MobileBuilding Windows Phone Applications using Direct3D

Building Windows Phone Applications using Direct3D


With the launch of the Windows Phone 8.0 platform, Microsoft introduced native support for Direct3D, the technology that is part of the DirectX application programming interface. Support for Direct3D allows game developers, which have built games for the PC platform using Direct3D, to port their gaming application to target to Windows Phone. DirectX is a well-established engine to build games and there are numerous games already out today that use it. With this support, game developers can easily port their games to the Windows Phone platform.

A Direct3D application is written entirely in native code (C++) and only uses Direct3D technology for rendering the UI.

Direct3D Application Model for Windows Phone

The application model for Direct3D for the Windows Phone platform is a little different from how it works for other platforms.

When the Activated event is raised as part of application launch, IActivatedEventArgs.PreviousExecutionState only supports NotRunning and Suspended values. Values of Running, Terminated and ClosedByUser are not supported on Windows Phone 8.0 as the execution states of the application before this activation.

When the Activated event is raised as part of application launch, IActivatedEventArgs.Kind only supports Launch and PickerReturned. Values of Search, ShareTarget, File, Protocol, FIleOpenPicker, FileSavePicker, CachedFileUpdater, ContactPicker, Device, PrintTaskSettings, and CameraSettings are not supported as reasons for which a Windows Phone Direct3D application can be activated.

Windows Phone Direct3D applications cannot call CoreApplication.CreateNewView method. Calling it will result in an exception being thrown.

Background execution is not supported in Windows Phone Direct3D applications.

All Windows Phone tasks are executed asynchronously on a separate thread. However, CoreProcessEventsOption.ProcessOneIfPresent enumeration is not supported on Windows Phone 8.0 platform.

Lastly, Windows Phone Direct3D applications cannot call CoCreateInstanceEx  to instantiate a COM interface. Instead, they must use the CoCreateInstanceFromApp function to restrict it to within an app container.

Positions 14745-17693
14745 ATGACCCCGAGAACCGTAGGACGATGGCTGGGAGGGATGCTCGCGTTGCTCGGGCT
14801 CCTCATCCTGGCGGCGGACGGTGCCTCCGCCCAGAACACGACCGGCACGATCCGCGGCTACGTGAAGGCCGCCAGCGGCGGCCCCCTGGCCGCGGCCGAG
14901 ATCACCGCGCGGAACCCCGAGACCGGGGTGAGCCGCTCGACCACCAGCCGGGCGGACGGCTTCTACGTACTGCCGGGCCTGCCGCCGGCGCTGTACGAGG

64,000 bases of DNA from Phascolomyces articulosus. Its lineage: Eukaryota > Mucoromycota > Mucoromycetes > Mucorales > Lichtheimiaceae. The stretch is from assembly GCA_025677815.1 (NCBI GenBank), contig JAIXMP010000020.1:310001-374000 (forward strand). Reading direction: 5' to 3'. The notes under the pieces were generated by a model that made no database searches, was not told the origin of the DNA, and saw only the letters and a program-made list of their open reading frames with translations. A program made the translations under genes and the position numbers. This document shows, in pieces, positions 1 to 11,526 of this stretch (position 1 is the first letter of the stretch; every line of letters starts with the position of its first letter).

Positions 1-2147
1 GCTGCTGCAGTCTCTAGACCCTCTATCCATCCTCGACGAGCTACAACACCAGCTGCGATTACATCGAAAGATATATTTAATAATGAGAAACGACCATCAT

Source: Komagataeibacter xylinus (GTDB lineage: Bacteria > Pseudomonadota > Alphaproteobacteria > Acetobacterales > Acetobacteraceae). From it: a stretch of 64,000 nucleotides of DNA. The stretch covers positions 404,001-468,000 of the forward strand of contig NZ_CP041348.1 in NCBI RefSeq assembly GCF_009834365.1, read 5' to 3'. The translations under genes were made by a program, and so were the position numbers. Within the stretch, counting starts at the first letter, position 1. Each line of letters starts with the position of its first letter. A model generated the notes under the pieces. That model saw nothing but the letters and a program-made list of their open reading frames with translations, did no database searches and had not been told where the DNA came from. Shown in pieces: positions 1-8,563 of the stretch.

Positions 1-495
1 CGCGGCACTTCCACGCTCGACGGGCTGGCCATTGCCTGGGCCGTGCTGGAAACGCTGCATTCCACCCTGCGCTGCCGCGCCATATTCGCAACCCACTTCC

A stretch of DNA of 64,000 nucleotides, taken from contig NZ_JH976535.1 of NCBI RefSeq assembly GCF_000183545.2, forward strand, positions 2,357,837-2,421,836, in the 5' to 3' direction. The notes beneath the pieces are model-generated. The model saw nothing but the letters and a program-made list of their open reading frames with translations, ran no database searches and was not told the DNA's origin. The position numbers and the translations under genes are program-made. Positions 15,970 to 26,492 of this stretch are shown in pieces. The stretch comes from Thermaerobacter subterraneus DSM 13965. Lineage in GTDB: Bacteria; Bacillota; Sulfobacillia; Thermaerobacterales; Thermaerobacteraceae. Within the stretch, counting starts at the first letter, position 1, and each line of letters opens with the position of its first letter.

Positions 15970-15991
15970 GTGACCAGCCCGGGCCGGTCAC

Now, that we have seen the intricacies of the Windows Phone Direct3D application model, let’s get hands-on and create a sample application.

Hands On

Start Visual Studio 2012 and create a new Project of type “Windows Phone Direct3D app (Native Only)”. The template can be found under Visual C++ -> Windows Phone category.

Call the project WindowsPhoneDirect3DDemo and click OK.

Create a new Project
Create a new Project

Visual Studio will show a default project with numerous files that contain the logic created.

If you compile and run the application, you can see it render a rotating cube.

Rotating Cube
Rotating Cube

Now, let’s dig into what was created by Visual Studio. We see that Solution Explorer shows us the following files:

Solution Explorer
Solution Explorer

The CubeRender.* file contains the logic about the cube.

The Direct3Dbase.* file contains Direct3D code to work with device resources. This file contains methods that initialize and dispose device resources.

Finally,  WindowsPhoneDirect3DDemo.* files (which are named after the project name we gave earlier) contain code, which invokes the application.

If we explore the application  manifest file (WMAppManifest.xml), we can see that (in the code mode) the RuntimeType is defined as “Modern Native”.

// Listing WMAppManifest.xml

<?xml version="1.0" encoding="utf-8"?>

<Deployment xmlns="" AppPlatformVersion="8.0">

  <DefaultLanguage xmlns="" code="en-US"/>

  <App xmlns="" ProductID="{00add631-b083-451a-9d5e-bbbbc7f07377}" Title="WindowsPhoneDirect3DDemo" RuntimeType="Modern Native" Version="" Genre="apps.normal"  Author="WindowsPhoneDirect3DDemo author" Description="Simple Direct3D application" Publisher="WindowsPhoneDirect3DDemo" PublisherID="{07b472e8-7d4a-4e6e-9303-3c3d5506a97b}">

    <IconPath IsRelative="true" IsResource="false">AssetsApplicationIcon.png</IconPath>


      <Capability Name="ID_CAP_NETWORKING" />

      <Capability Name="ID_CAP_MEDIALIB_AUDIO" />

      <Capability Name="ID_CAP_MEDIALIB_PLAYBACK" />



      <DefaultTask Name="_default" ImagePath="WindowsPhoneDirect3DDemo.exe" ImageParams="" />



      <PrimaryToken TokenID="WindowsPhoneDirect3DDemoToken" TaskName="_default">


          <SmallImageURI IsRelative="true" IsResource="false">AssetsTilesFlipCycleTileSmall.png</SmallImageURI>


          <BackgroundImageURI IsRelative="true" IsResource="false">AssetsTilesFlipCycleTileMedium.png</BackgroundImageURI>











      <ScreenResolution Name="ID_RESOLUTION_WVGA" />

      <ScreenResolution Name="ID_RESOLUTION_WXGA" />

      <ScreenResolution Name="ID_RESOLUTION_HD720P" />




Readers are encouraged to look at Direct3D documentation available at to discover suitable enhancements you can make to this demo.

A sample listing of this project is available here.


In this article, we learned about building Direct3D applications targeting the windows Phone 8.0 platform. I hope you have found this information useful.

About the Author

Vipul Patel is a Program Manager currently working at Amazon Corporation. He has formerly worked at Microsoft in the Lync team and in the .NET team (in the Base Class libraries and the Debugging and Profiling team). He can be reached at

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